Our approach to selecting technologies

Published on April 3, 2015

A clever approach to selecting technologies using the classic example of Native vs Web apps, showing how there is never a right or wrong answer, only advantages and disadvantages.

One of my favourite projects we created last year was our Photobooth app. It allowed users to walk in and instantly take a photograph, enter a personal statement and share for the rest of the internal network to see. We worked in small teams across strategy, user experience, design and development.
Projects such as our Photobooth app present interesting technology decisions for the team. For these types of projects, features and time to launch are often determined by the technology chosen. Decisions like this can hold a team back or enable better work.
Today I want to illustrate a clever approach to selecting technologies using the classic example of Native vs Web apps. This is an example of how there is usually not a right or wrong answer, only advantages and disadvantages. We followed this approach for our PhotoBooth app!
1) Requirements

  • List the features you require, before looking at technologies themselves
  • Organise the features by: must have, should have, could have, nice to have
  • Ensure everyone is aligned on these before proceeding to the next step

2) Discovery

  • Spend some time to discover and learn technologies out there that might fit the needs
  • Range of existing and new solutions
  • Start wide then narrow down to a more manageable list

3) Assess and compare

  • To avoid a bias over technology favorites you need to assess them side-by-side
  • Create a feature table of features vs solutions
  • Create a discussion over which advantages are more important than others

4) Select solution

  • After selecting a technology, an important next step is to communicate the reasons for choosing it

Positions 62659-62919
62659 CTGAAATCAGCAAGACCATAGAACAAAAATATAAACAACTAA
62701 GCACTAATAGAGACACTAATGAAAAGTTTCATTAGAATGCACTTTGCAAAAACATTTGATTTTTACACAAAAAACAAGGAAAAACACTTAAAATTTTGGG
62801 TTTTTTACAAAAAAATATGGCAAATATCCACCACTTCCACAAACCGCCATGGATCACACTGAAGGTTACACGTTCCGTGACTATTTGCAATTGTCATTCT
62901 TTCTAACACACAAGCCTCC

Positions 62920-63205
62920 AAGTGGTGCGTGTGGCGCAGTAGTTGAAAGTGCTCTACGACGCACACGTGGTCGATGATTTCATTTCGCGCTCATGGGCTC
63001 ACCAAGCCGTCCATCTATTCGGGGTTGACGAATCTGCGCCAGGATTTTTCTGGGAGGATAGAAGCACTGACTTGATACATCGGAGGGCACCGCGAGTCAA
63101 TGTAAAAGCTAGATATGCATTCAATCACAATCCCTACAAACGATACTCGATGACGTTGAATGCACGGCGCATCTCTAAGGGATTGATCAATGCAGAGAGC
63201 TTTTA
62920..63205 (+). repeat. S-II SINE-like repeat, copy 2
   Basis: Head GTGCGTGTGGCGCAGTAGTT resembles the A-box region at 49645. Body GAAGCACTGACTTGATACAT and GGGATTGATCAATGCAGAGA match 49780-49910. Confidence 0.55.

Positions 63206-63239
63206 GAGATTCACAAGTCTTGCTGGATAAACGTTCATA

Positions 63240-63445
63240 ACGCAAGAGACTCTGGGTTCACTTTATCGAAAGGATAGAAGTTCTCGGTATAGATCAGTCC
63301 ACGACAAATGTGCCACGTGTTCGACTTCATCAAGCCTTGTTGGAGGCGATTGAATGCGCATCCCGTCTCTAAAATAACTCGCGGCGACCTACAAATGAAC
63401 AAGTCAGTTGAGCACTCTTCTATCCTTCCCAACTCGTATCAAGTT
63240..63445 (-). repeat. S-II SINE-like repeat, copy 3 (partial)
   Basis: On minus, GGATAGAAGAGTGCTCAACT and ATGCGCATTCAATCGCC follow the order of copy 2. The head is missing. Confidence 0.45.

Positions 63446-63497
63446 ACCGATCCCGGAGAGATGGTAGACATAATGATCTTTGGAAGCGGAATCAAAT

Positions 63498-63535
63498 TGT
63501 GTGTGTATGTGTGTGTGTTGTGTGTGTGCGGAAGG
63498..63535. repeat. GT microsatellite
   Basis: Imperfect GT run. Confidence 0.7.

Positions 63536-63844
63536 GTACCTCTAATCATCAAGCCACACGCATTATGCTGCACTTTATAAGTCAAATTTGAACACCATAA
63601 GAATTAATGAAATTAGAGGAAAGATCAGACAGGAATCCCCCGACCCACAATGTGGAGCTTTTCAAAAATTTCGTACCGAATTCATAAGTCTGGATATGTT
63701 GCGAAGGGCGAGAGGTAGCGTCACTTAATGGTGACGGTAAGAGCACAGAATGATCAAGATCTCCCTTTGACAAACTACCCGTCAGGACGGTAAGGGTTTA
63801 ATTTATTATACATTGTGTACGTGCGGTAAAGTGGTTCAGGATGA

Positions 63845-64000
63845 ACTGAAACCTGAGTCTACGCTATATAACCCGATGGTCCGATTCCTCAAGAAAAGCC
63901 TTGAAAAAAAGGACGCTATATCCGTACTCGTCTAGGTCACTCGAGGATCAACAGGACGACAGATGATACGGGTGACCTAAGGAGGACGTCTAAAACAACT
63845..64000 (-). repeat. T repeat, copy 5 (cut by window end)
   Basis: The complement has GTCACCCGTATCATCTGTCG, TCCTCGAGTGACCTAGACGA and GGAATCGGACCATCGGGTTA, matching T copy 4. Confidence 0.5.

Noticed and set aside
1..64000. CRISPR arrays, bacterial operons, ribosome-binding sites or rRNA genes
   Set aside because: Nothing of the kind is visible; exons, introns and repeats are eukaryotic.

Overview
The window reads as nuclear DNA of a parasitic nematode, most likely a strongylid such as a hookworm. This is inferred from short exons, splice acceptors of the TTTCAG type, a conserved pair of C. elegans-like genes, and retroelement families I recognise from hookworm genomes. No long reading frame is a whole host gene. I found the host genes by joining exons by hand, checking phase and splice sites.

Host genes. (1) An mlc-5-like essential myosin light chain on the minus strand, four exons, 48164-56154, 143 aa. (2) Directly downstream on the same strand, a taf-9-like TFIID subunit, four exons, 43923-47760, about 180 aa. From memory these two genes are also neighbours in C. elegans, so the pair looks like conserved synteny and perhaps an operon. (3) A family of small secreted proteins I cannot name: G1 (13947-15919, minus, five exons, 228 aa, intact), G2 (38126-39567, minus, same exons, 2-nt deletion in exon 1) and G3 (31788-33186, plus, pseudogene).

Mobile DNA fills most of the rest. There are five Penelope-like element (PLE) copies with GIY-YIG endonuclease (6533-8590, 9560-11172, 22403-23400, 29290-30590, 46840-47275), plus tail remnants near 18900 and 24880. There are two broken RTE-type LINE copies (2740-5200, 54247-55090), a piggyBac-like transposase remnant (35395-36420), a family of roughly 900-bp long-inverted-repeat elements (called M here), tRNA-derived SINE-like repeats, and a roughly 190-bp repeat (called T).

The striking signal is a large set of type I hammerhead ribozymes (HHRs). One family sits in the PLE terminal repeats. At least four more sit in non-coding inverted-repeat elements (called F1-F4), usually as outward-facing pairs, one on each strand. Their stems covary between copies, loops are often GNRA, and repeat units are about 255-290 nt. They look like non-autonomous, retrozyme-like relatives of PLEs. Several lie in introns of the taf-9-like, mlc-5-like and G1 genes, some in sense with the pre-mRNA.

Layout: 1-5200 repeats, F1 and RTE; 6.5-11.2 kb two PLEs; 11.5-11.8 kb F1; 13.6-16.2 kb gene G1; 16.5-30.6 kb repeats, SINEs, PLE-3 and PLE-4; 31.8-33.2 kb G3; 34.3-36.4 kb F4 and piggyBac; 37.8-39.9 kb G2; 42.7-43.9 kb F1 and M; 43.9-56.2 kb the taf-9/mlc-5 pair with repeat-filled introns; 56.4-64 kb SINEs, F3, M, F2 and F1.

• Explain the steps you took to select a technology, show your thought process
  • Outline the pros and cons you accept with going this route

1) Requirements

  • Device features (camera, location, form inputs)
  • Speed (quick to navigate, polished look and feel)
  • Ease of development (build in a reasonable amount of time)
  • Cross platform (roll this out to other devices easily)
  • Maintenance (cost and possible reuse/customisation for future events)

2) Discovery

  • We identified three main categories of technology: Native App, Hybrid App or Web App
  • We wanted to assess this higher level of decisions first before narrowing down other technologies/libraries

3) Assess and compare

We can now put the requirements into a feature table to show us strengths and weaknesses of each approach/technology. I like to use a traffic light system here to help visually communicate the differences:

4) Select solution

At this stage it then becomes a discussion of all the pros and cons, will you accept less of A if you can get an improvement on B? Are A & C more important than B & D?
We had a tight timeline for our launch and needed an approach which assisted development, so we decided to go for the middle solution to mitigate risk. We settled on a web app which is packaged as a hybrid app to support device features:

Our final technology stack:

If you would like to try these technologies out yourselves I have put together a working hybrid app template here: